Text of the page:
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Title: Relevance theory, culture and communication: intepretations of broadcast talk by native speakers of Mandarin Chinese and British English
Authors: Yu, Qiufen
Issue Date: 2011
Publisher: © Yu Qiufen
Abstract: In studies of culture and communication, it is widely believed that (a) cultures can be distinguished according to the use of direct and indirect style (e.g. Adair and Brett 2004; Brew and Cairns 2004; Cohen 2004; Ting-Toomey 1999); (b) culture is closely related to communication style (e.g. Fujishin 2007; Neuliep 2006; Pekerti and Thomas 2003); and (c) there are differences in interpretation between people from different cultures (e.g. Cohen 2004; Gao and Ting-Toomey 1998; Scollon and Scollon 1995; Ting-Toomey 1999). Drawing on Relevance Theory, I argued that communication styles in cultures that have been categorised as using direct and indirect style are both indirect, and that there is no direct connection between culture and communication style. Specifically, I proposed that the claim that there are differences in interpretation between people with diverse cultural backgrounds can be more effectively addressed by focusing on contextual assumptions people draw on in response to an utterance. To investigate how cultural differences are realised by focusing on native speakers of Mandarin Chinese and British English, this study adopted a qualitative technique to analyse data in order not only to reveal how or whether cultural differences are realised through the use of communication style, but also to provide an in-depth understanding of contextual assumptions that hearers draw on and their relationship with cultural difference. This study involved two sets of radio talk shows broadcast in China and Britain. It also involved a series of interviews with hearers from China and Britain. The main findings from the study are: (1) styles of speakers of Mandarin Chinese and British English are both indirect; (2) there is no direct correlation between culture and communication style, and (3) cultural differences are realised if hearers from different cultures draw on different contextual assumptions in response to an utterance. This research has important implications for researchers in the area of culture and communication in understanding cultural differences in communication, and for research into contextual assumptions in intercultural encounters.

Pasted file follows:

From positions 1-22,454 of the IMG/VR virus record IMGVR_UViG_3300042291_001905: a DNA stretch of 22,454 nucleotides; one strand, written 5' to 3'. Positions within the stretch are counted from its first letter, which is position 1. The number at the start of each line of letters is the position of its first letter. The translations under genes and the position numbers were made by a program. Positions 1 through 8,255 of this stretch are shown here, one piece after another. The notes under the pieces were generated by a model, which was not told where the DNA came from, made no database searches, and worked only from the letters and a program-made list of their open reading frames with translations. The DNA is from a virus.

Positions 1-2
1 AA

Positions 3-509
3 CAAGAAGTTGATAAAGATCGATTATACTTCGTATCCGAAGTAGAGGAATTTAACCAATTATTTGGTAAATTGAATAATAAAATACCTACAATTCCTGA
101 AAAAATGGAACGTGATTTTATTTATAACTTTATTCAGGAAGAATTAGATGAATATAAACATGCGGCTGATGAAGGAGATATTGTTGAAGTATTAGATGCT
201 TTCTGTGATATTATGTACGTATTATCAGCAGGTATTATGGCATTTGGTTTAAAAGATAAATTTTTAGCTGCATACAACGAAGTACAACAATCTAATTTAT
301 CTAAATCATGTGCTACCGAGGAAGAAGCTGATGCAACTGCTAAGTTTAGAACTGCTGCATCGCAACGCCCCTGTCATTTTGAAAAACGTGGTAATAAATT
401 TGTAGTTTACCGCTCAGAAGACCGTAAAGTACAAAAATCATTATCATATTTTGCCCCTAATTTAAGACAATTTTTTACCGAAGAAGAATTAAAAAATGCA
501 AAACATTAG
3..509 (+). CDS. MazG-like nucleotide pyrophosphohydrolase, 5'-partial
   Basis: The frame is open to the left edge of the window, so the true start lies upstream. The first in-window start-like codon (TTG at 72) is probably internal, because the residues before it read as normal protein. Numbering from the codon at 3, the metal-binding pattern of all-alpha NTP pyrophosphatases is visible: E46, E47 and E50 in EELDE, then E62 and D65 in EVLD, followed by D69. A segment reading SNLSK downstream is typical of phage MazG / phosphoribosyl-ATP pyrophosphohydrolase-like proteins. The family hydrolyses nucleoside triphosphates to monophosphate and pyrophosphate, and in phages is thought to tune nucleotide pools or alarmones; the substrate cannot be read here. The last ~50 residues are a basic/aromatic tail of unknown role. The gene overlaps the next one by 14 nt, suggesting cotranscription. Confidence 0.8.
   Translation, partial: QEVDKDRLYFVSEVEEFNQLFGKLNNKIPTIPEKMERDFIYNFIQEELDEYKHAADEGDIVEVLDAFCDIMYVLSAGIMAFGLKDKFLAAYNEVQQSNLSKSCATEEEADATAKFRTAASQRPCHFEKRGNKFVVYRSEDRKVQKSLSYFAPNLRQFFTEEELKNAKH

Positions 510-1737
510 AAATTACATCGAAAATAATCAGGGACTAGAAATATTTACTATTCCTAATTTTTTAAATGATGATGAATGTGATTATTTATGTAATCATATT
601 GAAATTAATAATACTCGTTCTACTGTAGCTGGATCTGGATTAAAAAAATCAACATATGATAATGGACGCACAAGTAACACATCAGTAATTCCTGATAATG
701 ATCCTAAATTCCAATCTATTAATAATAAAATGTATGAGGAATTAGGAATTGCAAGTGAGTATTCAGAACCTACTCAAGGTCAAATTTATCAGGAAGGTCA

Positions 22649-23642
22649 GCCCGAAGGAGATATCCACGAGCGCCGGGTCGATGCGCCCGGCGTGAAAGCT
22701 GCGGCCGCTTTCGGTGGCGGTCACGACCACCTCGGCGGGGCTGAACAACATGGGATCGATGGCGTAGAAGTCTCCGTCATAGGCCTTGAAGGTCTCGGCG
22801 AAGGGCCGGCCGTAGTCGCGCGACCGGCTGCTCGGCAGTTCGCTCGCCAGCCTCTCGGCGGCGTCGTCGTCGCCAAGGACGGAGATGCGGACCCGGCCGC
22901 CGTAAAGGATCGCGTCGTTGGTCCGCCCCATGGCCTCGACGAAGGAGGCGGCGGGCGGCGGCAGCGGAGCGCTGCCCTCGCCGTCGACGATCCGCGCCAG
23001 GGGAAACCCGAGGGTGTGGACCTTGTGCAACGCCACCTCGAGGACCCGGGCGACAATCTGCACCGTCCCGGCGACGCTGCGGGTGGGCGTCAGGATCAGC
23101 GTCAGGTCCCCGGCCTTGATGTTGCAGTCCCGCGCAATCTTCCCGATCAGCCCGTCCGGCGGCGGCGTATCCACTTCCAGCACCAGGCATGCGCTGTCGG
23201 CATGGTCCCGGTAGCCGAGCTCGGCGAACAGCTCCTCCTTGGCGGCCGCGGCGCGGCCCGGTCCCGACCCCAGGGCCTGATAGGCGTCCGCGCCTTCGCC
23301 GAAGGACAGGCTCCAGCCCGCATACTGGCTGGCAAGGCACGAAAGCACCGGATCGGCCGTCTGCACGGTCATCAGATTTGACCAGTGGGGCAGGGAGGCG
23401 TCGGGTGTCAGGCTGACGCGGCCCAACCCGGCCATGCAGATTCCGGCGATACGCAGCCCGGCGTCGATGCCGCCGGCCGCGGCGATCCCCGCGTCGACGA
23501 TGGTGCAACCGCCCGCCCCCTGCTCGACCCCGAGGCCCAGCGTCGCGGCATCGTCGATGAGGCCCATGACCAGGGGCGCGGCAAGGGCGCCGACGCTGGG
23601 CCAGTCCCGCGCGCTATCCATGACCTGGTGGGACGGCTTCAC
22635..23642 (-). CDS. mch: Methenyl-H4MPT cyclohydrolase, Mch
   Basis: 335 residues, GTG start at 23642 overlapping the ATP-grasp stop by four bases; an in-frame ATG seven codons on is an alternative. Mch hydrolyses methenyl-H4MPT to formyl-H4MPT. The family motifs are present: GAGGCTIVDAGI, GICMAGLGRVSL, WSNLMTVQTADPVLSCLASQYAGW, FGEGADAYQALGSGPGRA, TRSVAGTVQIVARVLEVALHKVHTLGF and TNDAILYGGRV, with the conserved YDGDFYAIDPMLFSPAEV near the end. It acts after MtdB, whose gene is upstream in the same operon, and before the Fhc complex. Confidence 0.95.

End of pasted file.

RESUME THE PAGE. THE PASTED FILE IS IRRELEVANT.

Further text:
Description: A Doctoral Thesis. Submitted in partial fulfillment of the requirements for the award of Doctor of Philosophy of Loughborough University.
URI: https://dspace.lboro.ac.uk/2134/8565
Appears in Collections:PhD Theses (English and Drama)

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